The Covid-19 pandemic has etched in stark relief the challenges that all fieldwork-based social scientists now face. How do we undertake ethnographic research without the ability to immerse ourselves in the communities and places we are studying? What new opportunities, such as digital methods, open up as we learn to work with restraints on our physical mobility? At the same time, what kinds of inequalities or biases might these new practices create in contexts of insecurity, and how do we mitigate them? These challenges are not entirely novel. In recent years, conversations about the need for a “new” research ethics for social science research, particularly in contexts of insecurity, have multiplied. Researchers working in conflict-affected areas have debated how to best manage the ethical and methodological challenges of working in insecure contexts, while those working on transregional connections have similarly addressed the challenges of collaboration and scholarly mobility. Now, these debates take on a redoubled importance. In this theme on “Social Research and Insecurity,” part of our “Covid-19 and the Social Sciences” essay series, we bring together diverse scholars from across the social sciences to examine our longstanding research practices and even develop new ones in response to the insecurity that Covid-19 has created. The experiences of researchers in conflict zones and transregional contexts can provide us with a roadmap for both the potential pitfalls of and possible options for navigating research in the age of the coronavirus.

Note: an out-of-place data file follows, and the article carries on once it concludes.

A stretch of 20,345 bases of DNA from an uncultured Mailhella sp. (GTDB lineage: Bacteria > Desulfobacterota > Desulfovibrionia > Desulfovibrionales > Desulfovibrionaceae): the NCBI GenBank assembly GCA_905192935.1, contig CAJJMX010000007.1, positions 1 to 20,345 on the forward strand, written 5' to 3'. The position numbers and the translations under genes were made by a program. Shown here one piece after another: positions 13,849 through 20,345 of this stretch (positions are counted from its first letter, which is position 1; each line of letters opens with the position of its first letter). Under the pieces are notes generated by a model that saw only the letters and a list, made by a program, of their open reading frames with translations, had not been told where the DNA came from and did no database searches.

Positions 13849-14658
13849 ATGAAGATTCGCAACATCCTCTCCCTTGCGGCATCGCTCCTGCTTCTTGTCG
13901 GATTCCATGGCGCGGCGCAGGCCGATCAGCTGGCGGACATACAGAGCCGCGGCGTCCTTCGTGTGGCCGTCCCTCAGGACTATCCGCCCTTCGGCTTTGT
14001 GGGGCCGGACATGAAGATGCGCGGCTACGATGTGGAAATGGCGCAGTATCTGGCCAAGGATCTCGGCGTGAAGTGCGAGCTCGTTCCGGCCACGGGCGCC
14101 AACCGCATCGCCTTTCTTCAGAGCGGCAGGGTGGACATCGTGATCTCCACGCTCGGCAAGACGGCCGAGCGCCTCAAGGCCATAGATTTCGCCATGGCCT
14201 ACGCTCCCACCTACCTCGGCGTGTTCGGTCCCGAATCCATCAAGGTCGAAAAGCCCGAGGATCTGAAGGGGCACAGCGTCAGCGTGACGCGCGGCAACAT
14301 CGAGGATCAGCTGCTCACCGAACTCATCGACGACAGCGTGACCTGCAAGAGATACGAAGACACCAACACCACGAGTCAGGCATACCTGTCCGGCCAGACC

“But none of these conversations anticipated the impact that Covid would have on our ability to do social research, or that the zone of pandemic-related insecurity would grow to encompass the globe.”

In conflict zones, for example, new technologies enabling remote data collection open up the landscape for research that might otherwise be impossible to conduct for security reasons. Simultaneously, common issues about data security and the ethics of field research gain additional valences when undertaken in conflict-affected areas given the nature and extent of the risks involved. Conversations about the challenges of research in insecure zones have become increasingly prevalent within the social sciences in recent years, as the nature of organized violence has shifted from more commonly recognizable situations of armed conflict (e.g., the Iraq War) to more diffuse and complex environments of violence and insecurity (e.g., violent extremism in the African Sahel or drug cartel violence in Central America). The Silent Voices collective, for example, based at Ghent University in Belgium, has gathered research collaborators working in the Global South to publish the Bukavu Series on the ethics of collaboration and to highlight the problem of the invisibility of local collaborators. In Sweden, a research project based at Uppsala and Gothenberg Universities called Exploring the Research Backstage, has tackled the role of research brokers in conflict-affected places, while in the United States, the Advancing Research on Conflict Consortium has been training PhD students for field research in insecure contexts. But none of these conversations anticipated the impact that Covid would have on our ability to do social research, or that the zone of pandemic-related insecurity would grow to encompass the globe.